First published in the April 16 print issue of the Burbank Leader.
The Burbank Police Department is seeking a third-party company that will help staff its parking-enforcement unit, which officials said could soon have just one active employee.
Capt. Adam Cornils of the BPD’s patrol division told the City Council on Tuesday that the unit normally has 10 non-sworn parking control officers and a supervisor.
The team currently has six officers and no supervisor, he said, and because of long-term injuries and imminent retirements will likely soon have just one person on duty.
The BPD will fill vacant positions with outside personnel during a one-year pilot initiative, Cornils said, and will determine whether to continue it afterward.
The department will reallocate funds designated for the parking unit to the outside company, with police expecting to save money by retaining a smaller department staff.
“This is a pilot program,” Cornils said. “We’re walking into this as an assessment with our eyes open and our mind open. We’re not committing to this long-term, we’re going to use the money that is available now to give this a test drive and see if this is better for us.”
The parking unit’s annual budget for personnel salaries and benefits is about $823,000, according to a city staff report.
The BPD was also planning to replace the unit’s 12 vehicles — which are more than a decade old — at a cost of about $480,000, but delayed that move until the pilot program concludes. The department is seeking a contractor that will provide vehicles, uniforms and equipment, Cornils said.
The police captain added that the program will not require the firing of any BPD officers, who will continue to address calls for service, vehicle impounds and other issues.
Cornils also emphasized that the department won’t pay a company by the number of citations its employees write, though that figure will likely increase with a fully staffed team.
It’s unclear how soon the pilot program will begin, as the BPD still must determine which company to hire. Some cities, such as Pasadena, Glendale and West Hollywood, contract third-party corporations for at least some of their parking enforcement services.
The BPD will continue to recruit parking officers in case it decides not to continue the program after the pilot period, Cornils said. The hiring process can take up to a year, he added, and trainees sometimes move to other police departments for higher pay.
The City Council expressed broad support for the program, and will receive a report on it a year after it begins.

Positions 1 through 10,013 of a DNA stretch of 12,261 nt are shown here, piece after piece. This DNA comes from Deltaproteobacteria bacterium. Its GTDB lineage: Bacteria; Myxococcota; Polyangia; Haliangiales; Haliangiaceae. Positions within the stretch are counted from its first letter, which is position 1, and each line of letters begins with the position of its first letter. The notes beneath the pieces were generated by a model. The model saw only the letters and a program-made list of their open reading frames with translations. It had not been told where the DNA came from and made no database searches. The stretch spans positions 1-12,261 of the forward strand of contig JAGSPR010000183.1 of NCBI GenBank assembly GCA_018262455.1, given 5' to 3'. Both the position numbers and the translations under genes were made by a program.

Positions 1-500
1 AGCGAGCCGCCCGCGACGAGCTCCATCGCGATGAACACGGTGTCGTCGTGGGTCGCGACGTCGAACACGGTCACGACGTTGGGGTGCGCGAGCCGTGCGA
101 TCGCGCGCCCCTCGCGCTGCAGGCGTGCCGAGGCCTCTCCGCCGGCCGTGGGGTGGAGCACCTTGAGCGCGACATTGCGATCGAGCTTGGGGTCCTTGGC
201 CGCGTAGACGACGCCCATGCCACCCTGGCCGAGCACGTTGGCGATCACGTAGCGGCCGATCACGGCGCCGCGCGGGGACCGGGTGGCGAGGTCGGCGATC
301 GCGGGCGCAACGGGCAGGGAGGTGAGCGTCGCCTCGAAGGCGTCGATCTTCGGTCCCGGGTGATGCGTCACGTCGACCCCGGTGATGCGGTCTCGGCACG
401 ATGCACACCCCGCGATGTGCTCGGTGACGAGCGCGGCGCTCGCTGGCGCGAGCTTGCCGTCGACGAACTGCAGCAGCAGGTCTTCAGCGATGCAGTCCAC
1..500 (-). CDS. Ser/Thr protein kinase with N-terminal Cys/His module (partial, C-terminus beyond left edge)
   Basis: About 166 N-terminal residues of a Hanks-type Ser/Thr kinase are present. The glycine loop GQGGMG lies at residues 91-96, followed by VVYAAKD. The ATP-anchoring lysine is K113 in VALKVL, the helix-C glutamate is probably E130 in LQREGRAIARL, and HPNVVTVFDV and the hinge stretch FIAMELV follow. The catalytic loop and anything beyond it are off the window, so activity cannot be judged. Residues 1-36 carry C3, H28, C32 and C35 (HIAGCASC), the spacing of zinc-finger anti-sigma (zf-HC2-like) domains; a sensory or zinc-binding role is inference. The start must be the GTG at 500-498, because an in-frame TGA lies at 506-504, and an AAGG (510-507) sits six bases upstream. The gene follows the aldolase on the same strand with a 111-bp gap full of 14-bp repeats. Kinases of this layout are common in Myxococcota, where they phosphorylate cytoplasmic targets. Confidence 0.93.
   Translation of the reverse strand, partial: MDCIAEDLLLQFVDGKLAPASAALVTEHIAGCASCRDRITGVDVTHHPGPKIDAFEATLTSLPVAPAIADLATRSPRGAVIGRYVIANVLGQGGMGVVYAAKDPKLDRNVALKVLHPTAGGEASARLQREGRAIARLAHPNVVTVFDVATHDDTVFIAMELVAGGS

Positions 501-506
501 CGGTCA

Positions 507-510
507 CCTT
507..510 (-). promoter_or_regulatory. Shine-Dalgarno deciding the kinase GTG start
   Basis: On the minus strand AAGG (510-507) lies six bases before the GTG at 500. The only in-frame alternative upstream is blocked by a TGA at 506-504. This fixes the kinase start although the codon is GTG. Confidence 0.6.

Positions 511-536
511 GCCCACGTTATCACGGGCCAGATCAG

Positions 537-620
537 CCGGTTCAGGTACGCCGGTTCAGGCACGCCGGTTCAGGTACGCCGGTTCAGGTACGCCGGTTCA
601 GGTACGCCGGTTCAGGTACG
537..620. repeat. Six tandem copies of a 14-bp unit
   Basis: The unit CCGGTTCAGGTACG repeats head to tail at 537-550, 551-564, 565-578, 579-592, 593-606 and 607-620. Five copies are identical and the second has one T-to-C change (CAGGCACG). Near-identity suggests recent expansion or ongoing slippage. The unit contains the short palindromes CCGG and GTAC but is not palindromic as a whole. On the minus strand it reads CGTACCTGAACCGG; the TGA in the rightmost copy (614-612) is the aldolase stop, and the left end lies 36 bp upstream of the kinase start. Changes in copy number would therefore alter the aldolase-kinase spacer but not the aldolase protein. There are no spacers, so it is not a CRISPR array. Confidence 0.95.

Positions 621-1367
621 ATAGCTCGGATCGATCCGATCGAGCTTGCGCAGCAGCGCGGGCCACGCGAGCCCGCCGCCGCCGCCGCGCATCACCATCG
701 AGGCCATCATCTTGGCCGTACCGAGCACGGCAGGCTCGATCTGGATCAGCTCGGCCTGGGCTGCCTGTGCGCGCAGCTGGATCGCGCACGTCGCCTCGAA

“It’s exciting,” Mayor Jess Talamantes said Tuesday. “It’s something different that we are not used to, but like you stated, it’s something new.”
COUNCIL APPROVES ‘MILITARY’ EQUIPMENT
The City Council also voted 4-1 on Tuesday to introduce an ordinance allowing the BPD to continue to use specified “military equipment,” a process mandated by a state law passed last year.
The list of BPD equipment includes unarmed drones, a SWAT vehicle, breaching shotguns, semi-automatic rifles, tear gas, “less-lethal” weapons and flash-bang grenades.
The City Council will vote on whether to adopt the ordinance, and the associated list, at a future meeting.
The BPD must seek City Council approval annually for continued use of the gear, as well as whatever new military equipment the department plans to purchase. Police purchased some of their most expensive pieces of equipment with federal grant funding.
“When you say ‘military equipment,’ … it can have the appearance of being menacing sounding,” Chief Michael Albanese told the council, “but understand that the extraordinary equipment that we have and we use is, No. 1, infrequent, and typically it is used when lives are in peril.”
While most council members said they felt the BPD’s equipment was necessary — Albanese emphasized that he didn’t believe there was anything on the list police didn’t need — Vice Mayor Konstantine Anthony unsuccessfully argued otherwise.
Anthony, whose 2020 campaign platform included a pledge to “defund the militarization of our local police force,” said he didn’t think the BPD needs tear gas, smoke grenades or pepper spray.
“I think just removing at least those … would give our community a peace of mind,” he added, “knowing that there’s not going to be chemical weapons used, even if it’s as a diversionary method.”
Prior to the meeting, Anthony also asked Burbank residents on Twitter to call in during the public comment portion of the meeting to express their thoughts about the equipment list.
Adam Conover, a comedian with nearly 200,000 Twitter followers, retweeted the message, and a handful of local residents called on the council Tuesday to remove the equipment.
The council majority showed no interest in considering doing so, however, with Councilman Bob Frutos — a former Los Angeles Police Department officer — leading the motion to introduce the ordinance.
“Either you trust the chief or you don’t trust the chief at all,” he said. “I don’t want to defund the police department. I don’t want to have them not prepared.”